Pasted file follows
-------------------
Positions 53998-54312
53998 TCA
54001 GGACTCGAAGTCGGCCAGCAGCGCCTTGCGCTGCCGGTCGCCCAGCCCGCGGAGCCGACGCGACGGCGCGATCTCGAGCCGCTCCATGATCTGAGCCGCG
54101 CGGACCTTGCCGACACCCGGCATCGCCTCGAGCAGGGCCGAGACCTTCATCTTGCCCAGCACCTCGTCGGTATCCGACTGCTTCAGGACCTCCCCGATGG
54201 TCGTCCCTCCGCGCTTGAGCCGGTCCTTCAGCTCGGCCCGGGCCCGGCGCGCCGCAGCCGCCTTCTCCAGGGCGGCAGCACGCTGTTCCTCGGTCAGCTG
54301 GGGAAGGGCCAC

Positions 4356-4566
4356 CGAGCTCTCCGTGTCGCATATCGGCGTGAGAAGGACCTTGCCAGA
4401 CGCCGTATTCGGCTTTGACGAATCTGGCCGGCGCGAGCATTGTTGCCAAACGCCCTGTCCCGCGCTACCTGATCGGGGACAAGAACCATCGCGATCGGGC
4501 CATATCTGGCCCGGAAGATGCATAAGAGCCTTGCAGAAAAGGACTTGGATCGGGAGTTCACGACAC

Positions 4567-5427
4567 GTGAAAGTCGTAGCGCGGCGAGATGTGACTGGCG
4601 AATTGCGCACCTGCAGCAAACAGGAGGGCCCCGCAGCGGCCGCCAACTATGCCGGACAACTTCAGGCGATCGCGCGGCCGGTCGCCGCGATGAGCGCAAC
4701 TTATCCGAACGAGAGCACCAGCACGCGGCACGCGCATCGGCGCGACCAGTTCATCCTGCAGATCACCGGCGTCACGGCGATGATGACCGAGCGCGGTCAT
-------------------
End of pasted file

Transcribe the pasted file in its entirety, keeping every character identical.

Positions 53998-54312
53998 TCA
54001 GGACTCGAAGTCGGCCAGCAGCGCCTTGCGCTGCCGGTCGCCCAGCCCGCGGAGCCGACGCGACGGCGCGATCTCGAGCCGCTCCATGATCTGAGCCGCG
54101 CGGACCTTGCCGACACCCGGCATCGCCTCGAGCAGGGCCGAGACCTTCATCTTGCCCAGCACCTCGTCGGTATCCGACTGCTTCAGGACCTCCCCGATGG
54201 TCGTCCCTCCGCGCTTGAGCCGGTCCTTCAGCTCGGCCCGGGCCCGGCGCGCCGCAGCCGCCTTCTCCAGGGCGGCAGCACGCTGTTCCTCGGTCAGCTG
54301 GGGAAGGGCCAC

Positions 4356-4566
4356 CGAGCTCTCCGTGTCGCATATCGGCGTGAGAAGGACCTTGCCAGA
4401 CGCCGTATTCGGCTTTGACGAATCTGGCCGGCGCGAGCATTGTTGCCAAACGCCCTGTCCCGCGCTACCTGATCGGGGACAAGAACCATCGCGATCGGGC
4501 CATATCTGGCCCGGAAGATGCATAAGAGCCTTGCAGAAAAGGACTTGGATCGGGAGTTCACGACAC

Positions 4567-5427
4567 GTGAAAGTCGTAGCGCGGCGAGATGTGACTGGCG
4601 AATTGCGCACCTGCAGCAAACAGGAGGGCCCCGCAGCGGCCGCCAACTATGCCGGACAACTTCAGGCGATCGCGCGGCCGGTCGCCGCGATGAGCGCAAC
4701 TTATCCGAACGAGAGCACCAGCACGCGGCACGCGCATCGGCGCGACCAGTTCATCCTGCAGATCACCGGCGTCACGGCGATGATGACCGAGCGCGGTCAT